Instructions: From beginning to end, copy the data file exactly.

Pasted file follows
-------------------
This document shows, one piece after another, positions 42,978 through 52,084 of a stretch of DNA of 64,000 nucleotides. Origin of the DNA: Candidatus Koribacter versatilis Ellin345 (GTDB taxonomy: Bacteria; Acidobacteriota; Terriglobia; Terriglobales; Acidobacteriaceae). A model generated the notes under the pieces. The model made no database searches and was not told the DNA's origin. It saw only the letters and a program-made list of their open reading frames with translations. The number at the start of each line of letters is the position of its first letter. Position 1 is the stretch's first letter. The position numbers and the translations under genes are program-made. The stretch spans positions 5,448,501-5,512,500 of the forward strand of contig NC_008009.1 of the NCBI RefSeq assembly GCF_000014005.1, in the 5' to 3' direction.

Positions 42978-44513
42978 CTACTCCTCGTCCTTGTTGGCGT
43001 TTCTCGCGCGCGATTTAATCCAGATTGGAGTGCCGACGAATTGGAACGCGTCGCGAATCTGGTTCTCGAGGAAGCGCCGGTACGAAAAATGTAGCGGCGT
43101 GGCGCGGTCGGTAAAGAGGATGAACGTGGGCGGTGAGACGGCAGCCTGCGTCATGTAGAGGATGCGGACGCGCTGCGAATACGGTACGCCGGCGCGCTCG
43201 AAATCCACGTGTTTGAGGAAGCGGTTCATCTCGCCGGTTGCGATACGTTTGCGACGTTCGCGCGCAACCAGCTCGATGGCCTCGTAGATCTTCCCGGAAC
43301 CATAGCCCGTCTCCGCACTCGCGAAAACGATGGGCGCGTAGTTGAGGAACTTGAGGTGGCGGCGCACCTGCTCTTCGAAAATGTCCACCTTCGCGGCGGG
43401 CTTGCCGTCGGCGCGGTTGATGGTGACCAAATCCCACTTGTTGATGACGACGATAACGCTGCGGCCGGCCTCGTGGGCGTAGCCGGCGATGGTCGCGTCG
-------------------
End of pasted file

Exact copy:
This document shows, one piece after another, positions 42,978 through 52,084 of a stretch of DNA of 64,000 nucleotides. Origin of the DNA: Candidatus Koribacter versatilis Ellin345 (GTDB taxonomy: Bacteria; Acidobacteriota; Terriglobia; Terriglobales; Acidobacteriaceae). A model generated the notes under the pieces. The model made no database searches and was not told the DNA's origin. It saw only the letters and a program-made list of their open reading frames with translations. The number at the start of each line of letters is the position of its first letter. Position 1 is the stretch's first letter. The position numbers and the translations under genes are program-made. The stretch spans positions 5,448,501-5,512,500 of the forward strand of contig NC_008009.1 of the NCBI RefSeq assembly GCF_000014005.1, in the 5' to 3' direction.

Positions 42978-44513
42978 CTACTCCTCGTCCTTGTTGGCGT
43001 TTCTCGCGCGCGATTTAATCCAGATTGGAGTGCCGACGAATTGGAACGCGTCGCGAATCTGGTTCTCGAGGAAGCGCCGGTACGAAAAATGTAGCGGCGT
43101 GGCGCGGTCGGTAAAGAGGATGAACGTGGGCGGTGAGACGGCAGCCTGCGTCATGTAGAGGATGCGGACGCGCTGCGAATACGGTACGCCGGCGCGCTCG
43201 AAATCCACGTGTTTGAGGAAGCGGTTCATCTCGCCGGTTGCGATACGTTTGCGACGTTCGCGCGCAACCAGCTCGATGGCCTCGTAGATCTTCCCGGAAC
43301 CATAGCCCGTCTCCGCACTCGCGAAAACGATGGGCGCGTAGTTGAGGAACTTGAGGTGGCGGCGCACCTGCTCTTCGAAAATGTCCACCTTCGCGGCGGG
43401 CTTGCCGTCGGCGCGGTTGATGGTGACCAAATCCCACTTGTTGATGACGACGATAACGCTGCGGCCGGCCTCGTGGGCGTAGCCGGCGATGGTCGCGTCG